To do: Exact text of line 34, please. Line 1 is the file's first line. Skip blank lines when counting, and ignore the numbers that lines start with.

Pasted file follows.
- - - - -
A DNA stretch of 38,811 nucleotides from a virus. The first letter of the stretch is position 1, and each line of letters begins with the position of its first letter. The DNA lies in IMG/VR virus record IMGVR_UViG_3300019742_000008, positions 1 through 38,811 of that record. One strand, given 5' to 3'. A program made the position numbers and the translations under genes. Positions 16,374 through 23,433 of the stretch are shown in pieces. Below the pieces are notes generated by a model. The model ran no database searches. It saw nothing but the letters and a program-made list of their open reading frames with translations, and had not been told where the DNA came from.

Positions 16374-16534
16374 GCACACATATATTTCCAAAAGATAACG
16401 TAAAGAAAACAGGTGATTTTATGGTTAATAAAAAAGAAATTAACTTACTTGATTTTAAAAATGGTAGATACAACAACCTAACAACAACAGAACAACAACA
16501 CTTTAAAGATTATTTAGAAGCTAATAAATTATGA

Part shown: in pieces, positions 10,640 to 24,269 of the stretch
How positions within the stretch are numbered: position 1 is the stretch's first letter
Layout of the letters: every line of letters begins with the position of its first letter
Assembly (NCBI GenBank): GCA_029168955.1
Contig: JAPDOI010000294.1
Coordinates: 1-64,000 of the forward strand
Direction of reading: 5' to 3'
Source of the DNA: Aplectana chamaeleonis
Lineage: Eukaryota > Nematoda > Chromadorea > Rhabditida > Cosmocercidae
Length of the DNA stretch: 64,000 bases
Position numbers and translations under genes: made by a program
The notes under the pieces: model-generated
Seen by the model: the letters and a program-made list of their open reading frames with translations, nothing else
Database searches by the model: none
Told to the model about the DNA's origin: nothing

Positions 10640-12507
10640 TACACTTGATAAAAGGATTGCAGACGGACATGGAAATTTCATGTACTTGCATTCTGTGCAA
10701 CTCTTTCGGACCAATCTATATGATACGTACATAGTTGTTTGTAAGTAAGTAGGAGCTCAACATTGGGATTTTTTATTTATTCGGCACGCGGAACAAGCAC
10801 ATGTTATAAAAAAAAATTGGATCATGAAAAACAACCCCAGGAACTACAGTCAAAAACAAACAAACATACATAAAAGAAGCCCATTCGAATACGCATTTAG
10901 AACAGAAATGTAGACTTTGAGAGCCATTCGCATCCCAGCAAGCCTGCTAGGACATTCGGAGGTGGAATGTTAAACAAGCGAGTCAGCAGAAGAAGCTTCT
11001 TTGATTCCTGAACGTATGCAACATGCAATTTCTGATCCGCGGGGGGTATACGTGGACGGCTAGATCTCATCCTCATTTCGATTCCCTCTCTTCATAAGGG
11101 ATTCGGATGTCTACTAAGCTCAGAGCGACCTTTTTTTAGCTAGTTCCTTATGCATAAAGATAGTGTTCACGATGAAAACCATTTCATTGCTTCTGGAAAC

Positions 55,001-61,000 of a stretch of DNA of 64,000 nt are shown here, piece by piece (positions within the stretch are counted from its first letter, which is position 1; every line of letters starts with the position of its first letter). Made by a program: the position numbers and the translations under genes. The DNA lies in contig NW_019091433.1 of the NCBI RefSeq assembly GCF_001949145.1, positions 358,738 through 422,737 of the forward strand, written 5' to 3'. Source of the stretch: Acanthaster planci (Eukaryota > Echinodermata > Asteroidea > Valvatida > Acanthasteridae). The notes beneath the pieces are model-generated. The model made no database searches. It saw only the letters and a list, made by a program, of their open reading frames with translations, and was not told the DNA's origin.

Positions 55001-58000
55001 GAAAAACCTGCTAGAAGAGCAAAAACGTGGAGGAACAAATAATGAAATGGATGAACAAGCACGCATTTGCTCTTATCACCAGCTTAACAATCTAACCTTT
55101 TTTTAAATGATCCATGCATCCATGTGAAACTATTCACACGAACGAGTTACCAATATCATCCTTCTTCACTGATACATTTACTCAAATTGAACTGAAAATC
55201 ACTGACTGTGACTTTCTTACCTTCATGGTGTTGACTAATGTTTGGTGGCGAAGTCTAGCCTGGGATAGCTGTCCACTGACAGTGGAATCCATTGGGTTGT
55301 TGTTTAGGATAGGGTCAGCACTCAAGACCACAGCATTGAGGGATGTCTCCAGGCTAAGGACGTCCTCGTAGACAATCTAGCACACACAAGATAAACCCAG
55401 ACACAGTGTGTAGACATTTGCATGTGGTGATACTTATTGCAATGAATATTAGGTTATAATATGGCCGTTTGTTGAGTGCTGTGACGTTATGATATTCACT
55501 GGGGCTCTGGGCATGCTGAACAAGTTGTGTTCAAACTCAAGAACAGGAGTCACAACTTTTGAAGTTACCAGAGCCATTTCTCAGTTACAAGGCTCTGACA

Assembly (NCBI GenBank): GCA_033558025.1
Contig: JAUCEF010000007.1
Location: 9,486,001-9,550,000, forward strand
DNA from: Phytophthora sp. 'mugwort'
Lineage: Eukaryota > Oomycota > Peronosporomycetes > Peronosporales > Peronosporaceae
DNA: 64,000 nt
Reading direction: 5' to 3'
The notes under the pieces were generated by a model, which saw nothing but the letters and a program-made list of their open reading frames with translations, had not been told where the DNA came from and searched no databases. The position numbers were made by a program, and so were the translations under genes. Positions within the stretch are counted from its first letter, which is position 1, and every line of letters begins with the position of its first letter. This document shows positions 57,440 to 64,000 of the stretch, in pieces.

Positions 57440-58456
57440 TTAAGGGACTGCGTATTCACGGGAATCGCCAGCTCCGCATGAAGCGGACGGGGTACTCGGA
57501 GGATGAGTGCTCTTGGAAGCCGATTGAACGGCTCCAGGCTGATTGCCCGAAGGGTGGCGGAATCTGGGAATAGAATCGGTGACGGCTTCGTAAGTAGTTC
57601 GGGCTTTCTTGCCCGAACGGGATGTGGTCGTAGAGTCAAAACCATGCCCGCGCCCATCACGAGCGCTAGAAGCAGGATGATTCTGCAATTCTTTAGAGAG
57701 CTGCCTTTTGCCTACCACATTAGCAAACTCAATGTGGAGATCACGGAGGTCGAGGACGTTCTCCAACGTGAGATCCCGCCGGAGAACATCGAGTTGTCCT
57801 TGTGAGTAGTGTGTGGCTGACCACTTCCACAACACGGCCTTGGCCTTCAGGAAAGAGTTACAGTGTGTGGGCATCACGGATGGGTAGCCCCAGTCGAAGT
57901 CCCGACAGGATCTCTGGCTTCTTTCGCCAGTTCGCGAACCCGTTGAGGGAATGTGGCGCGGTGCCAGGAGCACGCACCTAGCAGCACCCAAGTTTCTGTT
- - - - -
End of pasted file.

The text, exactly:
55401 ACACAGTGTGTAGACATTTGCATGTGGTGATACTTATTGCAATGAATATTAGGTTATAATATGGCCGTTTGTTGAGTGCTGTGACGTTATGATATTCACT